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Barbara Bel Geddes,
Jack Martin (Danny Kaye), an American entertainer working cabarets on the French Riviera, does an impersonation of philandering industrialist Henri Duran (Kaye, again) so convincingly that even Duran's beautiful wife (Gene Tierney) is fooled by it. When Duran's business interests compel him to be in London when he should be hosting a large soiree at his home, Martin is persuaded to impersonate Duran at the party. But matters threaten to get out of hand when Martin (as Duran) is confronted by several of the philanderer's women, and by Duran's ruthless business rival, M. Periton (Jean Murat). Written by
Dan Navarro <email@example.com>
When Danny Kaye changes costumes in his cabaret act, he puts on a Scottish kilt, but he puts it on backwards. Scottish kilts are always worn with the pleats in the back; Danny's are in the front. See more »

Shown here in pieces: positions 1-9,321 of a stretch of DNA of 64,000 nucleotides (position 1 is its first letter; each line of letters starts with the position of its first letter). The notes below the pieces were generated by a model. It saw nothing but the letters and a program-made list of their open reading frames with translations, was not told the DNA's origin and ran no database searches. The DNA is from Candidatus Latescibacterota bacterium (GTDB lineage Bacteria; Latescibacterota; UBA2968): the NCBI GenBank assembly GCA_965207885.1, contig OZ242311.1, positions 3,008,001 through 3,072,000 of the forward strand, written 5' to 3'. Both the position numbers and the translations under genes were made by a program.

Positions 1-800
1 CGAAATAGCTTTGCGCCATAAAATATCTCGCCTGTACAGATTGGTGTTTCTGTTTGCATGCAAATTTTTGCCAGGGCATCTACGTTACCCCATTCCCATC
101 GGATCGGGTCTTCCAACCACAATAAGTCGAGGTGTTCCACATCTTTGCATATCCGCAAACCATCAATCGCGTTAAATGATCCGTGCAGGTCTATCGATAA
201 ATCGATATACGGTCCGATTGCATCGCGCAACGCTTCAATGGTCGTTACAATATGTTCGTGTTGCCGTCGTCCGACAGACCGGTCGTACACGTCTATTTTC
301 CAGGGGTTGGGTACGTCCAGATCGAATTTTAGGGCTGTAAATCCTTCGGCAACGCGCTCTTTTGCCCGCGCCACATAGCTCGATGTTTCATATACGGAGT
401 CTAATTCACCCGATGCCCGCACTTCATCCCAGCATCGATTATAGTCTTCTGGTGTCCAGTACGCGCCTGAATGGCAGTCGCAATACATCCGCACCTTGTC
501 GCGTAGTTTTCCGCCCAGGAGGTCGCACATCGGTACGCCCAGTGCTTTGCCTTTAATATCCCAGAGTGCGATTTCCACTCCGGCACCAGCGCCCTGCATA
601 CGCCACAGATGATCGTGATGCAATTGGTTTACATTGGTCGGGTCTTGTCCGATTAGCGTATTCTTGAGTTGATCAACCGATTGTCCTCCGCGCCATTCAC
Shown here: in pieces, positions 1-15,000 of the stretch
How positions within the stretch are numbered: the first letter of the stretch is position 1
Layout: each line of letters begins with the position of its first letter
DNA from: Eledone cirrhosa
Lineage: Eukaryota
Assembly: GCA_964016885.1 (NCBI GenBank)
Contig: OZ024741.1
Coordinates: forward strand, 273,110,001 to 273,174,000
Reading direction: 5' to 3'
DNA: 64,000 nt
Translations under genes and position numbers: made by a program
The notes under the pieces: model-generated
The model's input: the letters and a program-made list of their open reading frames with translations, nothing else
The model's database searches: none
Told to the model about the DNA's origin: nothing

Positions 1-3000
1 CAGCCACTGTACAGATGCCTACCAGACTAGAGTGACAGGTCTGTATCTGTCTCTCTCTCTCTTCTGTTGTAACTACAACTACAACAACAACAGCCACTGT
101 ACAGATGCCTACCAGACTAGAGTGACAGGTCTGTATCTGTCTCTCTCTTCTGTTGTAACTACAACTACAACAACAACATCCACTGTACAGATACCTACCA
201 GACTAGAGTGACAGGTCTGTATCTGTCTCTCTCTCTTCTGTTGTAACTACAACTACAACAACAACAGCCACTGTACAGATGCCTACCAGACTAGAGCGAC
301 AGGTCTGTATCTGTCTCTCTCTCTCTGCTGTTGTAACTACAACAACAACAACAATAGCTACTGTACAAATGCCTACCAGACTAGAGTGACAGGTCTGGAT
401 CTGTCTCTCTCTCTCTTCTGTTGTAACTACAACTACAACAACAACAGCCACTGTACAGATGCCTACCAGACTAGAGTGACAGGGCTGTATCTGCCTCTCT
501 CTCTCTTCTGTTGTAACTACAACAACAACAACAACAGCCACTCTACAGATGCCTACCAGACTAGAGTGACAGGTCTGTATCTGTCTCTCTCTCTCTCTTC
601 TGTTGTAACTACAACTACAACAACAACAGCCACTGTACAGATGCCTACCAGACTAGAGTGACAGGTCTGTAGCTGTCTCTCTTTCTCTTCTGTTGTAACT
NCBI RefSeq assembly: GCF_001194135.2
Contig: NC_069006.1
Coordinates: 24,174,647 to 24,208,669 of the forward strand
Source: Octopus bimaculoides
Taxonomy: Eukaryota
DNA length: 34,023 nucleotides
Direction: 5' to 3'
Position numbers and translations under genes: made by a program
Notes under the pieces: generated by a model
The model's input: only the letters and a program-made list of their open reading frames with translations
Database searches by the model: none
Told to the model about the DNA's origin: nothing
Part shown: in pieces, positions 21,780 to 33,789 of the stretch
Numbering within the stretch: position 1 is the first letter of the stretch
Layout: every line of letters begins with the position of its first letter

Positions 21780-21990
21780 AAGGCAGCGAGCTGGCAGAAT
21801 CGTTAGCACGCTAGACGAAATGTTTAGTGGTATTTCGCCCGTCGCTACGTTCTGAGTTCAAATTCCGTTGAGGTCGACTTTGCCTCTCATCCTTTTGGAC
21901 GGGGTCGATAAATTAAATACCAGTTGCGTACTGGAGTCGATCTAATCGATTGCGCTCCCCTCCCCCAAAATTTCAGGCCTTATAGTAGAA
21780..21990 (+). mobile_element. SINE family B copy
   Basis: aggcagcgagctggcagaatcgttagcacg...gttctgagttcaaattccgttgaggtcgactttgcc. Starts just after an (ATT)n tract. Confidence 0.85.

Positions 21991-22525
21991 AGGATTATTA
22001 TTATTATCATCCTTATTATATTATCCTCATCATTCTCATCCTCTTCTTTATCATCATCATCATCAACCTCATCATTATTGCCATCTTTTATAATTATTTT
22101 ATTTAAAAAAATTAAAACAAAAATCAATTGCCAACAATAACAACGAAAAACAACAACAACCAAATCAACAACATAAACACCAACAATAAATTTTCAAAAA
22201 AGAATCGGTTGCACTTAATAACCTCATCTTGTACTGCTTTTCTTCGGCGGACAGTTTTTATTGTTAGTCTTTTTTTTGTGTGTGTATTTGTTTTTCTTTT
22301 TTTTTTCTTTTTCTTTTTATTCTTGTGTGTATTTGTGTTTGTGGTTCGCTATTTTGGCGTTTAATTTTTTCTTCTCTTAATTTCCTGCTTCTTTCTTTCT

My axiom is that any movie featuring Gene Tierney deserves to be viewed, and "On the Riviera" is one of them. The plot is a moderately funny comedy of errors, with Danny Kaye in the roles of an American cabaret-entertainer and of his double, a French hero-aviator. The acting is generally good. The photography is accurate, with bright, spirit-raising colors, worthy of the beauties of the Cote d' Azur (but the movie appears to have been largely made elsewhere). Kaye performs a number of nice, though longish, ballets. Gene Tierney has the opportunity to show her talent just in one scene, when she is uncertain whether she has slept with her actual husband, the pilot, or with his American double (by the way: a bit salacious situation for the early fifties, isn't it?). With her usual professionalism, Gene doesn't steal the show to the pretty Corinne Calvet, who in fact has a larger role. In any case, as soon as Gene appears on the screen, the movie soars: the splendor of her eyes obscures the sky and sea of Provence. After all, "On the Riviera" is an enjoyable movie, especially for fans of old classics.
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